A Tax Scandal Unfolds in New Issues of Harnett County News

More issues of the Harnett County News have been added to our site thanks to our partner, the Harnett County Public Library. This latest batch spans from 1921-1930 and 1938-1945, encompassing some of the happenings of the county in the early twentieth century.

A newspaper advertisement reading, "Notice! to taxpayers: I will be in Dunn, at Commercial Bank, on Saturday, January 8th, 1921 to collect taxes. All who haven't paid will please meet me. The schools and roads are dependent upon local taxes, as I will have to reserve other funds to settle with State Treasurer, and for other purposes. J.W. McArtan, Sheriff, Harnett County.
From January 6, 1921

One such happening is the unresolved story of Sheriff J.W. McArtan, who also served as the county tax collector in the early 1920s. McArtan ran several ads in the Harnett County News reminding people to pay their taxes on time. One short article in the March 3, 1921 edition warned that those who failed to pay would be put on the county’s “delinquent list.”

But what happened to that tax money? Apparently, it didn’t all make it to schools and roads. An article in the December 18. 1924 edition reads: “Former Sheriff and His Bondsmen to Contest Claim: J.W. McArtan and Bonding Company to Make Denial of Statement that He Is $54,000 Short.” It goes on to explain, “The News is informed that J.W. McArtan, former sheriff and tax collector of Harnett county, has employed counsel to defend him in the matter of settlement with the county for moneys alleged to be due to the county by the sheriff.” According to the rest of the article, McArtan’s attorney argued that several of the books keeping the tax records had been taken out of McArtan’s office, so it was impossible to tell “how much money has been collected on the tax books since they were taken away… that is, [the auditor] does not know to which account moneys turned over to him may be credited, nor does he know for what year they were due.”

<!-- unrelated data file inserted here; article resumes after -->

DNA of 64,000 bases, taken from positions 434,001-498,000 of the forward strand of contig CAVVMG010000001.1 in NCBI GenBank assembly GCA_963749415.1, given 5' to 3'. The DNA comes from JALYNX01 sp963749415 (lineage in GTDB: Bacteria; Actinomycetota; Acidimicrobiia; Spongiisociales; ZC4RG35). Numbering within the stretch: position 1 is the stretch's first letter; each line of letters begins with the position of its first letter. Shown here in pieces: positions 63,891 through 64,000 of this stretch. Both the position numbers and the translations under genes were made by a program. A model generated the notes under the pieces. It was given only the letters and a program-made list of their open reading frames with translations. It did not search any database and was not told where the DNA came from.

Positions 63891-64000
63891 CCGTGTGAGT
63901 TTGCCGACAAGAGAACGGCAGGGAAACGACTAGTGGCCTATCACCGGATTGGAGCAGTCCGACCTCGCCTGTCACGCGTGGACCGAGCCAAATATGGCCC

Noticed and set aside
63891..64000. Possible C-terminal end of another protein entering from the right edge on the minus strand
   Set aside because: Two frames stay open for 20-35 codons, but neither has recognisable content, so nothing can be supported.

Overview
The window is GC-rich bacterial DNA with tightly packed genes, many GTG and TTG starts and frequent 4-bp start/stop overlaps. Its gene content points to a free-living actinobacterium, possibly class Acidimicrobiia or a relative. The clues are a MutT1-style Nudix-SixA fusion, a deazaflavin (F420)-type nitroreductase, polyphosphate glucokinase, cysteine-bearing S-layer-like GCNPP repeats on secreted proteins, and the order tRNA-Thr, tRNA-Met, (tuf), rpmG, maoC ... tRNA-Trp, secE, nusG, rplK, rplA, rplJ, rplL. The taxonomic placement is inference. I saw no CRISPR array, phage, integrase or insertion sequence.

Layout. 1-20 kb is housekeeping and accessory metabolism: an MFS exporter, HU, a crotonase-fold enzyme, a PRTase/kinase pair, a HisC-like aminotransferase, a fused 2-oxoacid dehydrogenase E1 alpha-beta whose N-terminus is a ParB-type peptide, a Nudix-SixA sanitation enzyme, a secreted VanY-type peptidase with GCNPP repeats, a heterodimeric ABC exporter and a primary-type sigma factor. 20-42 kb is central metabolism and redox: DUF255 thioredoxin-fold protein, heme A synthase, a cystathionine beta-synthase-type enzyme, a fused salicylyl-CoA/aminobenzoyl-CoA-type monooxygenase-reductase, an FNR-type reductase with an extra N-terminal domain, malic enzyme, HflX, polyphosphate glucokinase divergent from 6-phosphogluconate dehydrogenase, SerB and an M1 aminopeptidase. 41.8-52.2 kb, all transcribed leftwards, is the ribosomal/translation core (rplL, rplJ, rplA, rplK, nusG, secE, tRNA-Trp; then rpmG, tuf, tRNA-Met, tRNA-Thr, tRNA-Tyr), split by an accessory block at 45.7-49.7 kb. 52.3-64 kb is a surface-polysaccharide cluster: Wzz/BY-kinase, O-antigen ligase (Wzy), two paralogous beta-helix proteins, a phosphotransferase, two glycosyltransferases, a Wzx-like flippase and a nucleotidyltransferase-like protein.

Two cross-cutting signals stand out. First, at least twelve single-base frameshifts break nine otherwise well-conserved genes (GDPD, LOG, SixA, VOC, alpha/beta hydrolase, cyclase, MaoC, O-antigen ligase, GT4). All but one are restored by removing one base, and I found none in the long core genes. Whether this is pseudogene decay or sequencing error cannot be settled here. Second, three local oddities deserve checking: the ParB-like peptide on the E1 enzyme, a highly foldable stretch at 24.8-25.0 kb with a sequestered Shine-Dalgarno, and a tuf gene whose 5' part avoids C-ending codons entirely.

$54,000 is certainly a lot of money to be missing, even by today’s standards. But to put things into perspective, converted to the value of today’s dollars, McArtan was on the hook for about $937,250.

What happened to former sheriff McArtan? His name brings up a lot of results in the Harnett County News and other nearby papers, so it’s up to you to look and find out.

You can browse all available issues of the Harnett County News here and explore our digital newspaper collection by location, type, and date. For more information and materials from the Harnett County Public Library, you can visit their partner page and their website.

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